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Alert Number 8

Stem Cell Transplants in CLL Patients: Dana Farber Statistics

Date: March 28, 2004

Below is an abstract from last December's ASCO meeting, important paper by Dr. Gribben et al from Dana Farber on the subject of stem cell transplants in CLL patients. The study reports outcome of 162 patients who had autologous and allogeneic transplants from 1989 to 2001. The full PowerPoint presentation by the authors at the ASCO meeting has a lot more details than the abstract. Write to me if you are interested in locating an electronic copy of this important presentation.

Some highlights:

  • All were CLL patients with high risk CLL, either because of late stage or poor prognostics.
  • 25 patients had HLA matched siblings and underwent allo transplants.
  • 137 did not have matched donors and underwent auto transplants.
  • The authors conclude there was no significant difference between auto and allo transplants, in terms of time to relapse or overall survival.

Please note this study did not include non-myeloablative allo transplants ("mini"- allo transplants). Recent papers have reported interesting results with mini-transplants, which use much less aggressive conditioning regimens ahead of the transplant. We are also getting better at retaining the valuable "graft versus leukemia" effects, and at the same time minimizing or controlling the negative "graft versus host" effects in allo transplants. We are also developing powerful tools such as donor lymphocyte infusions (DLI) to give an additional boost to the donated stem cells. With the reduced intensity preconditioning of these new protocols, the treatment-related-mortality statistics are dropping. Another aspect of mini-transplants is that it is now considered feasible to recruit older patients for these procedures, just a few years ago such patients would not have been considered suitable candidates for allo transplants.

I would also like to point out that the statistics with regard to autologous transplants are improving as well, with use of innovative procedures to clear tumor cells from the patient by use of monoclonal antibodies such as Campath in the preparatory regimens. Until recently, long term cure was demonstrated only for a fraction of allo transplanted patients. Now there is hope that this percentage is increasing, and indeed there is hope that as we learn better techniques even auto transplanted patients may have long term remissions and outright cures. Gradually but clearly, the statistics are improving for both categories of transplants.

If you wish to learn more about stem cell transplants, please do browse the section of this website on Transplants.

Be well,



Autologous versus allogeneic stem cell transplantation in chronic lymphocytic leukemia

Proc Am Soc Clin Oncol 22: page 831, 2003 (abstr 3340)

L. V. Sequist, D. Zahrieh, E. P. Alyea, D. C. Fisher, A. S. Freedman, R. Schlossman, R. Soiffer, J. Ritz, L. M. Nadler, J. G. Gribben; Dana-Farber/Partners CancerCare, Boston, MA; Dana-Farber Cancer Institute, Boston, MA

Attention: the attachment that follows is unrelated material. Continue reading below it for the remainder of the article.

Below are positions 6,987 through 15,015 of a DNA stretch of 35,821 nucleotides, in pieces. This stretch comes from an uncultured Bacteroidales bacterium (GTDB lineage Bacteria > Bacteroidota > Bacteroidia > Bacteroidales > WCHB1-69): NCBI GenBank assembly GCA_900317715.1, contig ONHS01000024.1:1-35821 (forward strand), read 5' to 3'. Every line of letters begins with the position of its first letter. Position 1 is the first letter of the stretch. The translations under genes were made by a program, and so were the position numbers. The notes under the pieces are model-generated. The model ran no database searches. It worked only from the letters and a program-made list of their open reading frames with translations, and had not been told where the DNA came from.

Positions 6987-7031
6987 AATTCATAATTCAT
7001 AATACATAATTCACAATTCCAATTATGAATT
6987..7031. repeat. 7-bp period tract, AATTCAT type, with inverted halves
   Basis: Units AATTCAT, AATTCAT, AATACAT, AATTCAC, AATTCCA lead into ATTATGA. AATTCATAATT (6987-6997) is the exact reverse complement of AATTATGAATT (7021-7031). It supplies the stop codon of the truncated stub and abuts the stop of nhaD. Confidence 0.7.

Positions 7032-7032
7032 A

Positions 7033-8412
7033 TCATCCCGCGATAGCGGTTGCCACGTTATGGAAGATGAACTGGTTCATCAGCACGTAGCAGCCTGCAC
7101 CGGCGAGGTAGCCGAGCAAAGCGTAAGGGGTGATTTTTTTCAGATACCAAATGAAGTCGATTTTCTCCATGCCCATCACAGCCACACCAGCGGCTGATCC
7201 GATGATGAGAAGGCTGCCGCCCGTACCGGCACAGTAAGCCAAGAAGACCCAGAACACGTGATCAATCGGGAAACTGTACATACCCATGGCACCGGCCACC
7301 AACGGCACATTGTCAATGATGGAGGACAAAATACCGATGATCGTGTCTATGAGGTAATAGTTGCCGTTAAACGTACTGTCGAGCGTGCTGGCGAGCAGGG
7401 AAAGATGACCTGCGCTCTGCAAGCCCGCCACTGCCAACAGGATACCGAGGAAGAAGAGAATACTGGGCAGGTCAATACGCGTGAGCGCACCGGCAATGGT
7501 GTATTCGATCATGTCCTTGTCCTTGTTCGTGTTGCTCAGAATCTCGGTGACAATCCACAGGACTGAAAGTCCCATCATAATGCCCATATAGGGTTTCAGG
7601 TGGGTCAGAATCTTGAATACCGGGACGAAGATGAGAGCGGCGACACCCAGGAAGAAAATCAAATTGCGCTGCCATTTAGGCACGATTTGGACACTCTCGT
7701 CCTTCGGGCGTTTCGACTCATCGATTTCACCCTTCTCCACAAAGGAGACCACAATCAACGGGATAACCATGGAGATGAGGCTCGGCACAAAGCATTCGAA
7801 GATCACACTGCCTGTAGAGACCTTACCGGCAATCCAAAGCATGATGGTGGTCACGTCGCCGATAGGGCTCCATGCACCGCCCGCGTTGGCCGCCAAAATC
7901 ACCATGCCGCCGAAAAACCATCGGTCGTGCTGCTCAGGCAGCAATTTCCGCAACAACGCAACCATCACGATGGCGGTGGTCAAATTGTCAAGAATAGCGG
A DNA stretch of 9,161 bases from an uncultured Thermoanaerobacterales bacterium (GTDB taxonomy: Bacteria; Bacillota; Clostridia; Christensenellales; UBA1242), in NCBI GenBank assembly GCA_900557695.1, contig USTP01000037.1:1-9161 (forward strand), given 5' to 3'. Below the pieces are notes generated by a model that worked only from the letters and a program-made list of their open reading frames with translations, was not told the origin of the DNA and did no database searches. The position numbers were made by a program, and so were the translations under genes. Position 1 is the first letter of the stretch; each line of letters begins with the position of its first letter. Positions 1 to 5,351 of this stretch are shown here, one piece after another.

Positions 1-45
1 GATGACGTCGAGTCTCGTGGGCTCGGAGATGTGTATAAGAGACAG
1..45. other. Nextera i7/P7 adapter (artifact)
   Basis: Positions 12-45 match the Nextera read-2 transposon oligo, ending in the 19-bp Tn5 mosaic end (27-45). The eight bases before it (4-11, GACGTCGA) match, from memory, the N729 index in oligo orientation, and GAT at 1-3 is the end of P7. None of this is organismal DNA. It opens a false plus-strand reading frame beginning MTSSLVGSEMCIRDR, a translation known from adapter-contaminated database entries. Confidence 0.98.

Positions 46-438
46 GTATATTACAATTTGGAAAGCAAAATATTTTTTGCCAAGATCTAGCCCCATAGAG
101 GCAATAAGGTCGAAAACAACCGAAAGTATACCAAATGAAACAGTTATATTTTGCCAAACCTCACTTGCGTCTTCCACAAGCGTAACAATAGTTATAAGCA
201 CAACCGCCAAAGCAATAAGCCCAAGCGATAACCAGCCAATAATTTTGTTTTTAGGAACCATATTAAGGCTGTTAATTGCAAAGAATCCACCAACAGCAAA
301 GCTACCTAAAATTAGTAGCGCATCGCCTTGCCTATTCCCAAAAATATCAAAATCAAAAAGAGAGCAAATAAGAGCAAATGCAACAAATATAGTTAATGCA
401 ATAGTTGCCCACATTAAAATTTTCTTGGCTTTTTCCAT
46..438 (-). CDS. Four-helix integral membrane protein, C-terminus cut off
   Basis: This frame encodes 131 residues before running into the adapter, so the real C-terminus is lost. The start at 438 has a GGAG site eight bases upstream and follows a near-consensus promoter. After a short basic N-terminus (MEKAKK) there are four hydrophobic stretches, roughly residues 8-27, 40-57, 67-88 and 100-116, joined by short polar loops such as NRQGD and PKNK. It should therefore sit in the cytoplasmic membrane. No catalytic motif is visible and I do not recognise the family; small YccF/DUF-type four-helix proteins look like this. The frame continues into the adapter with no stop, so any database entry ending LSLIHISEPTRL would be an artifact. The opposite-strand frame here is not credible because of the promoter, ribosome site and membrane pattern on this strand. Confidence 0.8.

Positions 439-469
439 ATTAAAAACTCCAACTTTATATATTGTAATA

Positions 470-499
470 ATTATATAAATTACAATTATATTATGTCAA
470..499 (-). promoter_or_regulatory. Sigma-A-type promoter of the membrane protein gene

Stem cell transplant (SCT) offers a chance for cure to patients with chronic lymphocytic leukemia/small lymphocytic lymphoma (CLL). We studied the outcomes of 162 consecutive patients with high-risk CLL that underwent SCT at our institution. The patients were age 18 to 65 with good performance status and had poor prognosis CLL as defined by either advanced stage disease or intermediate stage disease with poor prognostic features. All patients achieved a protocol eligible minimal disease state following induction or salvage chemotherapy and received high dose cyclophosphamide and hyper-fractionated total body irradiation. 25 patients with an HLA-matched sibling donor underwent T cell depleted allogeneic SCT (allo) and 137 patients without a matched sibling donor underwent B cell purged autologous SCT (auto). After a median follow up of 38 months the overall survival was 77% for auto and 59% for allo (p=0.36). Disease free survival was 55% for auto and 40% for allo (p=0.32). Among auto patients, 40 were treated to protocol eligibility with combination fludarabine and cyclophosphamide with or without rituximab (FC/R) and had delayed neutrophil engraftment compared to patients treated with other regimens (median time to engraftment 19 vs 17 days, p=0.04). There was also a trend toward delayed platelet engraftment in the FC/R group (median time to engraftment 32 vs 26.5 days, p=0.08). Notably, four patients failed to engraft entirely and one patient had very delayed engraftment. All five of these patients had received prior treatment with FC/R. Nine patients in the auto group developed secondary myelodysplastic syndrome/acute leukemia (MDS). The risk of MDS was not related to type of prior therapy. In conclusion, SCT can potentially offer patients with poor prognosis CLL a substantial increase in median survival. Overall and disease free survivals were not significantly different for patients undergoing allo vs auto SCT. Prior myelosuppressive therapy may negatively impact engraftment in auto SCT. Ongoing studies include a randomized trial of purging in auto SCT and investigations into the role of non-myeloablative allo SCT and the graft versus leukemia effect.

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